1. In this case it lay on the appellant to establish affirmatively that the divorce was valid under the Mahomedan law. The Judge who tried the case, decided it on an appreciation of evidence which we do not feel it necessary to discuss For it appears to us that the talak was ineffectual in this particular instance to deprive the wife of her right to inherit, even if the evidence of witnesses to the ceremony be accepted as credible. The Judge observed that the requirements of Mahomedan law are so vague and undefined that he docs not feel justified in saying that Naser was suffering from a death-bed illness at th time of the first talalc. The most recent decision which deals with the essentials or the Marz-ul-mant affecting a talak or a gift, is that of Sarabai v. Rabiabdi I L R (1905) 30 Bom. 537., which follows the case of Fativia Bibeex. Ahmad Baksh I L R (1903) Cal. 319. Three tests are there laid down as to whether illness is to be regarded as death-bed illness. The first condition is :-
(1) Proximate danger of death, so that there is a preponderance of Khauf or apprehension that at the given time death must be more probable than life.
2. In this case so far as the deceased himself was concerned we have the fact that he had already executed his will and transferred the whole of his property to his brother, evidently in anticipation of near death and we have further the evidence of the doctor who attended the deceased, that the disease was incurable and that the deceased was sent away from the hospital, because it was useless for him to remain there any longer. He was dying of consumption and it is not suggested that he ever rallied to the date of his death. He was in bed in the hospital at the time of the first talalc. He was also in bed at the time of the second talak; and from the letters written by Mr. Laskari, purporting to be on his behalf, it would appear that he was unable during the interval to go abroad on the most urgent occasions.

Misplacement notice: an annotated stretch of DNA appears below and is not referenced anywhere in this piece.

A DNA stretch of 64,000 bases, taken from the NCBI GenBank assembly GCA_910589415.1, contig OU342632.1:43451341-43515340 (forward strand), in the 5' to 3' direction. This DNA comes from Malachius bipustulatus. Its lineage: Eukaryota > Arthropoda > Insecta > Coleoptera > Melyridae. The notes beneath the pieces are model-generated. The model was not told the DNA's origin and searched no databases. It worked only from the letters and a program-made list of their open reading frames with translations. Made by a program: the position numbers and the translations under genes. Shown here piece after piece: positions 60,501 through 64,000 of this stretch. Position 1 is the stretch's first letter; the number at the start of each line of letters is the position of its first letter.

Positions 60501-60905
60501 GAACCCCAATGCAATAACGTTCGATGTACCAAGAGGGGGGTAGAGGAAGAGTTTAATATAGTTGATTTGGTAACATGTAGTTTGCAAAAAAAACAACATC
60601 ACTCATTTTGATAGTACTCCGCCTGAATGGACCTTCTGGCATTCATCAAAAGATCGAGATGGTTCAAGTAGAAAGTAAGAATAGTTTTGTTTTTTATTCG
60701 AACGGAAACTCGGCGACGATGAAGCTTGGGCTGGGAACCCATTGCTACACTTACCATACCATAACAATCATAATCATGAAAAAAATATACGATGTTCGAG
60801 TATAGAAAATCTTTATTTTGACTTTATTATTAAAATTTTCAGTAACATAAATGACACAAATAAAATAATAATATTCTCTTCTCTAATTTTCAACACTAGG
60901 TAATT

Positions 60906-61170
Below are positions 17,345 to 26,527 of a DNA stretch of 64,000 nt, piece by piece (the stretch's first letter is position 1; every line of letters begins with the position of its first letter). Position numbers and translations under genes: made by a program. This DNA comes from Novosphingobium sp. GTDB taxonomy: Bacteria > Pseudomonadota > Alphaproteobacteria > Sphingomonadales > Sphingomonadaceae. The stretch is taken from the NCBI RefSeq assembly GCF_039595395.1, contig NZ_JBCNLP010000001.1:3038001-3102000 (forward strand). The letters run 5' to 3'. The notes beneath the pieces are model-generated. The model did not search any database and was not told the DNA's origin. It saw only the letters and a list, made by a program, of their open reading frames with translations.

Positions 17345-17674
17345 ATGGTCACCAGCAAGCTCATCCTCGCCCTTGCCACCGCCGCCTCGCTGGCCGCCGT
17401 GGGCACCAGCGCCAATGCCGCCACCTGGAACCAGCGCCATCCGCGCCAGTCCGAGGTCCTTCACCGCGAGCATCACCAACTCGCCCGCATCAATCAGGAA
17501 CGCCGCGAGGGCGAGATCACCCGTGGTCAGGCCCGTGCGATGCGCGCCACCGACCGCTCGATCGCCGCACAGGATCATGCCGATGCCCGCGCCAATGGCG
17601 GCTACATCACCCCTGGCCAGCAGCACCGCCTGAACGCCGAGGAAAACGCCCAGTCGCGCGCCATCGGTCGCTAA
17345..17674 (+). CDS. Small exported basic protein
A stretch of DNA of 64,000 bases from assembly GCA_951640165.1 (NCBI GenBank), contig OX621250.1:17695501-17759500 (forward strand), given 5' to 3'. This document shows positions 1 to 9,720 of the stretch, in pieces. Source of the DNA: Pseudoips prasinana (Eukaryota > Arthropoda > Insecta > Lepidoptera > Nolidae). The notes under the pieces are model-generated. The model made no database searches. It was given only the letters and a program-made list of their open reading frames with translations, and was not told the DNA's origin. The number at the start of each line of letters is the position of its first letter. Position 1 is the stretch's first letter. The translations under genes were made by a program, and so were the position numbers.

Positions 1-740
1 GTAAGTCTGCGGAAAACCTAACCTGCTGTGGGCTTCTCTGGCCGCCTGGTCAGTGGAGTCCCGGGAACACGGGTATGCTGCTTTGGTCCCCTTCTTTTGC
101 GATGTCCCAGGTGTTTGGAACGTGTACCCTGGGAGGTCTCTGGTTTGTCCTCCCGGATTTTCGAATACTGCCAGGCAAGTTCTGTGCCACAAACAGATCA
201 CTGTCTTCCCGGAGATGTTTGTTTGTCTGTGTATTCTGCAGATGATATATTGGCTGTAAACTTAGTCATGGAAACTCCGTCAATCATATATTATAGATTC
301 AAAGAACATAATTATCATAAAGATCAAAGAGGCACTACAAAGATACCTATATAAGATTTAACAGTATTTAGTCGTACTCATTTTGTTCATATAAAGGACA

Secondly, ''there must be some dearee of subjective apprehension of death in the mind of the sick person.'
This we have already discussed with reference to the first question and we find that the apprehension was not merely confined to medical attendants or friends but extended to the deceased person himself.
Thirdly, 'there must be external indicia, chief among which would be the inability to attend to ordinaiy avocations.'
3. The deceased was confined to his bed and it was found that he was unable to attend to his business or go about the ordinary affairs of life until the date of his death, which followed in four or five months from the date of the first talak and within the period of iddat or three months reckoned from the second talak.
4. In these circumstances we hold that as the death was within the year, the widow was not deprived of the right to inherit.
5. We accordingly confirm the decree of the lower Court and dismiss the appeal.